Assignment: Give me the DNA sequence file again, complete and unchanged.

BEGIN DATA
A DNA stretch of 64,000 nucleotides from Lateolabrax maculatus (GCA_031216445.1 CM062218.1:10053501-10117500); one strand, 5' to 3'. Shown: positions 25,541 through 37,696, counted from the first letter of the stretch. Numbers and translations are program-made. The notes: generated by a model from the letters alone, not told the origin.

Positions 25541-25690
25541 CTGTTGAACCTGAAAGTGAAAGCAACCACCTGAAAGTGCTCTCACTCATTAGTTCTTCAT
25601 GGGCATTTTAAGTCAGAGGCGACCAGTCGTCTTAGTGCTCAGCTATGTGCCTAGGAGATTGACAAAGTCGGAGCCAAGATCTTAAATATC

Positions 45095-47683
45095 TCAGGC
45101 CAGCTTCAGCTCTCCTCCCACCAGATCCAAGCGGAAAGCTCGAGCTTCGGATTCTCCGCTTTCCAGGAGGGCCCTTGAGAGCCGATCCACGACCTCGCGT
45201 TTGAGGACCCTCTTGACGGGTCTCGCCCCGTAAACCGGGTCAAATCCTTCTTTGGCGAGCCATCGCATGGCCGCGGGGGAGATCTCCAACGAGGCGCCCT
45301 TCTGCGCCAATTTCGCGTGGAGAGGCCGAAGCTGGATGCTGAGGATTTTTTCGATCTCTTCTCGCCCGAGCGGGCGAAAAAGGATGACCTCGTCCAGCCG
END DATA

A DNA stretch of 64,000 nucleotides from Lateolabrax maculatus (GCA_031216445.1 CM062218.1:10053501-10117500); one strand, 5' to 3'. Shown: positions 25,541 through 37,696, counted from the first letter of the stretch. Numbers and translations are program-made. The notes: generated by a model from the letters alone, not told the origin.

Positions 25541-25690
25541 CTGTTGAACCTGAAAGTGAAAGCAACCACCTGAAAGTGCTCTCACTCATTAGTTCTTCAT
25601 GGGCATTTTAAGTCAGAGGCGACCAGTCGTCTTAGTGCTCAGCTATGTGCCTAGGAGATTGACAAAGTCGGAGCCAAGATCTTAAATATC

Positions 45095-47683
45095 TCAGGC
45101 CAGCTTCAGCTCTCCTCCCACCAGATCCAAGCGGAAAGCTCGAGCTTCGGATTCTCCGCTTTCCAGGAGGGCCCTTGAGAGCCGATCCACGACCTCGCGT
45201 TTGAGGACCCTCTTGACGGGTCTCGCCCCGTAAACCGGGTCAAATCCTTCTTTGGCGAGCCATCGCATGGCCGCGGGGGAGATCTCCAACGAGGCGCCCT
45301 TCTGCGCCAATTTCGCGTGGAGAGGCCGAAGCTGGATGCTGAGGATTTTTTCGATCTCTTCTCGCCCGAGCGGGCGAAAAAGGATGACCTCGTCCAGCCG